Ten persons including members of the British Virgin Islands government and the Opposition were first in line to receive the first dosage of the AstraZeneca COVID-19 vaccine at the Dr D Orlando Smith Hospital this morning.
Of the 10, the government members included Health Minister Carvin Malone who was the first person to be vaccinated, Natural Resource Minister Vincent Wheatley and Speaker of the House, Julian Willock.
The Opposition members include leader Marlon Penn and Representative of the Fourth District, Mark Vanterpool.
Governor John Rankin also received his dosage as the second person in line, along with Chief Medical Officer Dr Irad Potter and Acting Chief Medical Officer, Dr Ronald Georges.
Media personality Cathy Richards became the first female in the territory to take the vaccine while the Health Minister’s wife was the second.
Premier to take vaccine next week
Following the absence of Premier Andrew Fahie not being a part of the officials leading by example in taking the vaccine, questions were raised by the media as to why he had opted out.
Premier Fahie said he wanted to ensure all the relevant persons who need the vaccine get it first, as the territory only presently has a limited number of vaccines that can reach 4,000 persons.
He, however, assured the public he will be taking the vaccine on a date to be announced for next week and invited the media to attend to witness the occasion.
“Next week I’m going to be vaccinated, allowing with due respect the Governor who has worked hard with the United Kingdom to bring the 8,000 dosages and the Minister of Health and the rest of the front line, and some other members said they want to go ahead,” Fahie stated.
He added: “I’ve made a decision to allow our front line to as many as possible, especially in the health care section to get ahead and next week I will be taking the vaccine. It’s as simple as that.”
Registration portal to come for vaccination process
In the meantime, Acting CMO Dr Georges said the health officials will be using a registration portal to ensure a safe and effective roll-out of the vaccination process across the territory.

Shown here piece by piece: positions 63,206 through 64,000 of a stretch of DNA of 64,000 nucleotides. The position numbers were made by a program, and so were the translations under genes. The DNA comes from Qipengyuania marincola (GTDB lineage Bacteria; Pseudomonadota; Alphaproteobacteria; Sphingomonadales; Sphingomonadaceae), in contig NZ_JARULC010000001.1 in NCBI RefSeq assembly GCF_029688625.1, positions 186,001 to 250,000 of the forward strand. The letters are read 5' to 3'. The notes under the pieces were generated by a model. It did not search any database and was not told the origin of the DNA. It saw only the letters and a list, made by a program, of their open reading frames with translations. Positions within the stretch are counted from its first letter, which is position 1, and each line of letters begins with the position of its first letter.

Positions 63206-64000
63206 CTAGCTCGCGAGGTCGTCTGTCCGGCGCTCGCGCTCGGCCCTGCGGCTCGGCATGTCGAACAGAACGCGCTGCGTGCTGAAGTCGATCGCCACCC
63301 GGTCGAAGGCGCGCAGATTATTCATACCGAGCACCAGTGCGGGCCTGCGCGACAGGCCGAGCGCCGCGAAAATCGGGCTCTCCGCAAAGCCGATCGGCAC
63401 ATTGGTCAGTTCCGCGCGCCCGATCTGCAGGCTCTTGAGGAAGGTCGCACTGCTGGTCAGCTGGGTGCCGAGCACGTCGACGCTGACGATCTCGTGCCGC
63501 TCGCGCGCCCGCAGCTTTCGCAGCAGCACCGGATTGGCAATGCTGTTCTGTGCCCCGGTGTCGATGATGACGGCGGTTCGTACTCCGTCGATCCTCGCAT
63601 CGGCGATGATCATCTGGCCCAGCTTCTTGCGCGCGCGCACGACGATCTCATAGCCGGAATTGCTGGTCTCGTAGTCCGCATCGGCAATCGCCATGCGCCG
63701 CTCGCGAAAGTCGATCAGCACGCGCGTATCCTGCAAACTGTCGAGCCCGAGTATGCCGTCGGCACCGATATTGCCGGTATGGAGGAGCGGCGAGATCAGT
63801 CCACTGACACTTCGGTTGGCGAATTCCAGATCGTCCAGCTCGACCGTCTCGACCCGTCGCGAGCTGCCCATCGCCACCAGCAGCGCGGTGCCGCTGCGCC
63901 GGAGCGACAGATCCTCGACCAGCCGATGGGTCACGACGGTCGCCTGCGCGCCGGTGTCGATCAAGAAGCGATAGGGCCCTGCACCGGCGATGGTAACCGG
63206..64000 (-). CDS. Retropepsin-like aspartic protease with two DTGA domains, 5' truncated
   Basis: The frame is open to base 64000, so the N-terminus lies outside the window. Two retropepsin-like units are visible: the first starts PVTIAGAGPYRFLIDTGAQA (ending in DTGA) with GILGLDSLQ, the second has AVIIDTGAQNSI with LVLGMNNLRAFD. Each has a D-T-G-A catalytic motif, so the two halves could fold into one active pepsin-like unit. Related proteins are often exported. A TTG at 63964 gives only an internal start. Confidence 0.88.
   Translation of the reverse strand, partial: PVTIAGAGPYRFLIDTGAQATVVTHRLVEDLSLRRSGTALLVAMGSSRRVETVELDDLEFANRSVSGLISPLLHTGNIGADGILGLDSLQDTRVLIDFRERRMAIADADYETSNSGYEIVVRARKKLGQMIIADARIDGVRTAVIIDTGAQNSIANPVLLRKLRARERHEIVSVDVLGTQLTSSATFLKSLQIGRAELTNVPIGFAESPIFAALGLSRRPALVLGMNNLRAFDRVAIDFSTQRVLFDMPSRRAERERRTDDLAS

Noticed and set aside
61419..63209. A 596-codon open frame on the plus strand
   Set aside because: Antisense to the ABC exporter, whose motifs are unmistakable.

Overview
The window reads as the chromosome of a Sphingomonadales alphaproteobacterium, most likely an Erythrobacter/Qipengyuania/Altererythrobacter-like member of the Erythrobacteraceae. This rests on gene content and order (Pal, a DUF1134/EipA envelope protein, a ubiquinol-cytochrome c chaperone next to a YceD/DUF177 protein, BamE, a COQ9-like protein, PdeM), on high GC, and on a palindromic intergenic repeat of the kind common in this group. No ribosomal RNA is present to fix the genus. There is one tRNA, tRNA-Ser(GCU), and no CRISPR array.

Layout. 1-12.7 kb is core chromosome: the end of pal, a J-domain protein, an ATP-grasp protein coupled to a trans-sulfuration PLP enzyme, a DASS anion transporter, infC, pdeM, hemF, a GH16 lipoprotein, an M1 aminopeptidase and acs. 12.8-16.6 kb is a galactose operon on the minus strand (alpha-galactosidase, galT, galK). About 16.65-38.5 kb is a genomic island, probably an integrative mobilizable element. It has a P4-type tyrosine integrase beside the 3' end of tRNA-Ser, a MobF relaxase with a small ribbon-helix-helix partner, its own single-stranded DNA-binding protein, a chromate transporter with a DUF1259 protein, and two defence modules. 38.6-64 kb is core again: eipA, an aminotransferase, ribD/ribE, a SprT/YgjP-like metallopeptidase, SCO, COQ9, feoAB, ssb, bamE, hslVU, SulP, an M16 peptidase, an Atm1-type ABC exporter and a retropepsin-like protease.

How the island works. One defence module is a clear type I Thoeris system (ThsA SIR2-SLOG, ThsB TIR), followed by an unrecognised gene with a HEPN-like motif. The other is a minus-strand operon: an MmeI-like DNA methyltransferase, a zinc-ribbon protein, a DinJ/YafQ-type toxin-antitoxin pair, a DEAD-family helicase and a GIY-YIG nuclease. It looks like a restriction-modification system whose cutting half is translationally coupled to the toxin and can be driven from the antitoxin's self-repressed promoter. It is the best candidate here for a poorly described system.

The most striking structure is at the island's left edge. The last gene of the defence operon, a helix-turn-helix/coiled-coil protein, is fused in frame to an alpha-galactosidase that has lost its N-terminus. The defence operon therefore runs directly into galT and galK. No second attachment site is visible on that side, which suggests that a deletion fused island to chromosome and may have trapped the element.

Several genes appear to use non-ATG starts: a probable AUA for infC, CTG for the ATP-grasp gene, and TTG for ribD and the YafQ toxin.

“Once the portal is up — and it probably should be up today — they can register online. The numbers will be published very soon, they can call in and they can register. So what we’ll be doing is collecting their information and putting it into an electronic immunization register. So that means that we will be capturing all the data that we require,” Dr Georges explained.
He added: “The first week or so we’ll be doing mostly the healthcare workers and the frontline workers, after that we would be looking to open up the vaccination centres and allowing other persons to basically be scheduled to be vaccinated. So once those are open, we begin scheduling the persons who have registered to come in and be vaccinated.”
Important to register to avoid issues
Dr Georges further stressed the importance of residents utilising the portal as opposed to walking into the nine facilities across the BVI which he said will be announced in short order.
He said this measure is to minimize any chances of errors and to ensure all the correct details are aligned with the specific patient getting the vaccine.
“It’s very important for us to make sure that persons who get their first dose are able to get their second dose, so that’s why we’re taking the time to make sure that all of this is done in an orderly fashion,” he stated.
The second dosage is usually administered between four and 12 weeks, but according to the Acting CMO, it may be provided six weeks after receiving the first dosage.
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